Oncologists have had great success with cancer immunotherapy in recent years, especially with the approach known as immune checkpoint inhibition, which was recognised with last year’s Nobel prize for medicine. Tumour cells have the ability to curb the activity of patients’ own T cells, causing the T cells to leave the tumour alone. To do this, they use a molecular “handshake,” where molecules on the surface of tumour cells interact with checkpoint molecules, as they are known, on the surface of T cells. However, if patients are administered particular antibodies (checkpoint inhibitors) that render this interaction impossible, the T cells can attack and eliminate the tumour.
One of the key checkpoint molecules is PD-1. Until now, there had been little research into just how the PD-1 handshake signal is transmitted within T cells to prevent the cells being activated. A team of scientists at ETH Zurich and Aix-Marseille University has now taken a closer look at important molecules in the biochemical signalling pathway of PD-1, including the enzyme SHP-2.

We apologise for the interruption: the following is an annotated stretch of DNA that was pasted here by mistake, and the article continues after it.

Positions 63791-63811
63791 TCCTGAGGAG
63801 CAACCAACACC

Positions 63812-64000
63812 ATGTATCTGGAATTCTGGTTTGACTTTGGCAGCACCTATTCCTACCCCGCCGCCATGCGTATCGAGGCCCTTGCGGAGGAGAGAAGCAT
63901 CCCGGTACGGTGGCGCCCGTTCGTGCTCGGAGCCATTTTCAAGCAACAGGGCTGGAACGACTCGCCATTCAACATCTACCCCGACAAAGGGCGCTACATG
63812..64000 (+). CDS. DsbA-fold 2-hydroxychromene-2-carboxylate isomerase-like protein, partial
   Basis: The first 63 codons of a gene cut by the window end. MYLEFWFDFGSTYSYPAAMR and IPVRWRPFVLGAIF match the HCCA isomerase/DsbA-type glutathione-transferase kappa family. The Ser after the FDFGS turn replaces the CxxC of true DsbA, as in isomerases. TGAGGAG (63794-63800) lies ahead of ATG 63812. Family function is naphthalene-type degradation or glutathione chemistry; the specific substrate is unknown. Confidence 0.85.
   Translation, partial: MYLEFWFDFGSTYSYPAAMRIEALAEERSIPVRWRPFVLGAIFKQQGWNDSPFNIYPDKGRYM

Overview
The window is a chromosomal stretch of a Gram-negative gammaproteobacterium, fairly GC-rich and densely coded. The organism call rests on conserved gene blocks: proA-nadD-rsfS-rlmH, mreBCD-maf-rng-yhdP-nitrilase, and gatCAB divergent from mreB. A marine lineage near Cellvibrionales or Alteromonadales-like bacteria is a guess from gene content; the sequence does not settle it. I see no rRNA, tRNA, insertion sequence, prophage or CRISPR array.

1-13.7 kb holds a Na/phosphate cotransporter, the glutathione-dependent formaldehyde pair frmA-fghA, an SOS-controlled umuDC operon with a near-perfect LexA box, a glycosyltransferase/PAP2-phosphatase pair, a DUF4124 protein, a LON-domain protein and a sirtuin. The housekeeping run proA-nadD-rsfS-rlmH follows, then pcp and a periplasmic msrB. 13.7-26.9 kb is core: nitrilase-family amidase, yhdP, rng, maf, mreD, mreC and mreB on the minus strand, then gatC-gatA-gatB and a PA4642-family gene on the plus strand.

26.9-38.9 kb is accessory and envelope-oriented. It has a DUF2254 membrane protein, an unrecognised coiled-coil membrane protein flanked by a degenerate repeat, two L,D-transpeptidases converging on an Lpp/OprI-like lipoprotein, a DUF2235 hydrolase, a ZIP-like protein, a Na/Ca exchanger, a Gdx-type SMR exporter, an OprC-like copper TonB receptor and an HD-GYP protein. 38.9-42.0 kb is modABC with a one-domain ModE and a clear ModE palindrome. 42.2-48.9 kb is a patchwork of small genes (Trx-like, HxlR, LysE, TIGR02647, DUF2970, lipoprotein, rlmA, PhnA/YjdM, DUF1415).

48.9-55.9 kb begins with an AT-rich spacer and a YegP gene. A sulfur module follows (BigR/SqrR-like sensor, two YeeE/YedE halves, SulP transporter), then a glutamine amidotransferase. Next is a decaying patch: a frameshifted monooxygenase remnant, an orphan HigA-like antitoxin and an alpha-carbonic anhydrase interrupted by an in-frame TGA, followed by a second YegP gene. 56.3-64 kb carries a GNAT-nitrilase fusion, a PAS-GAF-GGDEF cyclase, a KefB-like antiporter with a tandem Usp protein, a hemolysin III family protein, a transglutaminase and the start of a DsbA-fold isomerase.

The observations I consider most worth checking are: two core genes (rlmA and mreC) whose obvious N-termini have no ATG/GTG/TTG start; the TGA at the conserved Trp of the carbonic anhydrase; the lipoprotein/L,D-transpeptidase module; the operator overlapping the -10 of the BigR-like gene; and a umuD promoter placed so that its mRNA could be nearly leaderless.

Cancer researchers are targeting this enzyme to further increase the efficacy of cancer immunotherapy. The scientists in Zurich and Marseille have now shown that when SHP-2 is lacking, a related molecule, SHP-1, performs its role. “SHP-1 and SHP-2 can replace each other,” says Peter Blattmann, a postdoc in the group led by Matthias Gstaiger, Senior Scientist at the Institute of Molecular Systems Biology at ETH Zurich. “So it’s not enough to attack just one of these molecules — you have to target both simultaneously.”
“Investigating how T cells transmit checkpoint molecule signals internally holds potential not only for cancer research, but also immunology in general,” Gstaiger says. “We’re dealing with molecules that activate immune cells and molecules that inhibit those cells. Like yin and yang, these molecules maintain the equilibrium in the immune system and prevent immune reactions from getting out of hand.”
To ascertain which molecules in fact interact with the PD-1 surface molecule, the researchers conducted experiments with mouse T cells, isolating the PD-1 molecule and several dozen molecules that bind to PD-1. They were able to identify these molecules using SWATH-MS, a mass spectrometry approach that was developed at ETH Zurich.